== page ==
The good news: capitalism is collapsing.

  • “The far left Syria government ……” ?
    Can you list the insane policies of the Syriza Party ?
    When Pasok ran Greece, did it have a capitalist economy or a ( worker-run , from the bottom ) socialist economy ?
    Hint: In the 100,000 year history of humanity there has NEVER been a socialist economy.

  • There has never been a socialist economy in the history of humanity.
    In order to be a socialist economy, that economy must be run by the workers from the bottom up in a democratic (majority rule ) fashion.
    What you CHOOSE to erroneously term socialist economies in the Soviet Union, Cuba etc were, IN FACT, state capitalist economies with politicians acting as the bosses do in free-enterprise capitalism .
    Democracy has yet to be tried in capitalist enterprises because capitalism is antithetical to democracy.
    So whether it is free enterprise capitalism or state capitalism it CANNOT be democratic.
    And because all the so-called communist countries had totalitarian economic forms they far more closely resemble free-enterprise capitalism and calling them either socialist of communist is just plain wrong.
    Moses, living in retirement community I get to deal with many aged people to whom it is necessary to repeat things because of their mental limitations and afflictions .
    You make me feel right at home repeating basic truths you can’t seem to either remember or effectively argue against .

  • Margaret Thatcher, like you deliberately misstated what socialism is .
    The problem with Greece is the economy.
    Any economy with a 50% unemployment rate in the under-25 bracket is in deep shit and no loan or other method WITHIN capitalism can address the present and worsening unemployment problem .
    Both ongoing globalization and the rapidly developing automation of all workplaces will create many, many Greeces all over the world in the next two decades.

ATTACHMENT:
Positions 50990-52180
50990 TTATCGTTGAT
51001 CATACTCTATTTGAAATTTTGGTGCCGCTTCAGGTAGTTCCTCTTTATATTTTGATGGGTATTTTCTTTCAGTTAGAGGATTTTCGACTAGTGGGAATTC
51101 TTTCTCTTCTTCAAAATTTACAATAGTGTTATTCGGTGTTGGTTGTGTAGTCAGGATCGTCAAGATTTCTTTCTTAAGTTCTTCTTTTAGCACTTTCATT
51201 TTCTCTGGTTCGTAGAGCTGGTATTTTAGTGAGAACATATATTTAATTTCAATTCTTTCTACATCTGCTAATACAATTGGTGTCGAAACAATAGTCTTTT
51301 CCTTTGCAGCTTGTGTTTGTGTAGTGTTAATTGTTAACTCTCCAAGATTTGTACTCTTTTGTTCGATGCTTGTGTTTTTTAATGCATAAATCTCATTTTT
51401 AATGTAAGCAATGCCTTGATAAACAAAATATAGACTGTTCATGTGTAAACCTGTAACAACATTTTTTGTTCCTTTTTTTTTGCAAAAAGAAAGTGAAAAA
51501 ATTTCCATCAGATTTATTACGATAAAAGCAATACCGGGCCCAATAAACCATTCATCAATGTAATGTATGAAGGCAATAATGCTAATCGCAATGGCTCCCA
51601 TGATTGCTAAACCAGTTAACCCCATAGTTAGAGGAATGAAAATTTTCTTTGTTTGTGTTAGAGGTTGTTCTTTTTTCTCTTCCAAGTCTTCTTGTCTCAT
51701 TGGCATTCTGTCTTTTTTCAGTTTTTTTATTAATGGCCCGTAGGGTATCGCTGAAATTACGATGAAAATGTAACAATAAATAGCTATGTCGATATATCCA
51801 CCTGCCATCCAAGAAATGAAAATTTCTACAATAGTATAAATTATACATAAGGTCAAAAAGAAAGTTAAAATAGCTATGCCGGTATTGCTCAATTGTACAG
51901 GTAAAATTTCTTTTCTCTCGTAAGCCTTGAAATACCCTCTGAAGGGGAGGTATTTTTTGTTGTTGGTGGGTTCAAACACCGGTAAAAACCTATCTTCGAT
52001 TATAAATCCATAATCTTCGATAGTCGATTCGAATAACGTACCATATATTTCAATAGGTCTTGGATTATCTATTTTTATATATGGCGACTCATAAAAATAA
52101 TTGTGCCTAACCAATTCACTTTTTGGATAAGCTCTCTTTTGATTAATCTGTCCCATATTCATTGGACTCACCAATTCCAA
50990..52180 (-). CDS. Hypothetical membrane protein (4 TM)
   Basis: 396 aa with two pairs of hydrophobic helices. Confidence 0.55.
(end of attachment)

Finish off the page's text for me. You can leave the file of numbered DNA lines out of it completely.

Capitalism is in a process of collapsing worldwide due to these factors and the last nail in capitalism’s coffin will be the smarter-than-human very advanced robots/androids that will widely come on line in almost every occupation during the mid 2020s.
    In short, you ain’t seen nothing yet.
    I just finished reading Robert Ford’s “Rise of The Robots: Technology And The Threat Of A Jobless Future and ” The Second Machine Age: Work , Progress and Prosperity In A Time Of Brilliant Technologies ”
    Brynjolfsson and McAfee.
    You can’t have capitalism without all those human workers’ paychecks and although you will not accept that the technologies will replace most humans in the workplace in the short time frame in which it MUST happen ( Moore’s Law) , the end of capitalism is not only in sight but well within most of our lifetimes .
    So Greece is just a harbinger of what is to come for most of the world’s capitalist economies .

  • PASOK are normally described as a center-left party rather than socialist. But what we get from you and Moses is terminology hopping when it suits you. Where the economy is doing well you will say “but it’s not really socialist” and if things are going badly “it’s socialist”. Take Brazil or the UK under Blair – both countries where left of center governments have done well.

    I don’t think the Greek people would agree with you that austerity hasn’t hit hard. They’ve suffered greatly and it hasn’t helped the economy at all.

  • Greece was ruled by socialists, PASOK, for decades. That’s when the problems were started. After the financial crisis of 2008, a caretaker independent government ruled briefly, followed by brief governments alternating the centre-right New Democracy Party & PASOK. They were hamstrung by the Leftists in parliament and were never able to implement proper structural reforms. The so-called “austerity” budgets of the last few years were watered down and largely unexecuted. The far left Syria government rules today, with support in parliament from the far right Golden Dawn party. Good luck getting any sane policy from either of those two extremists.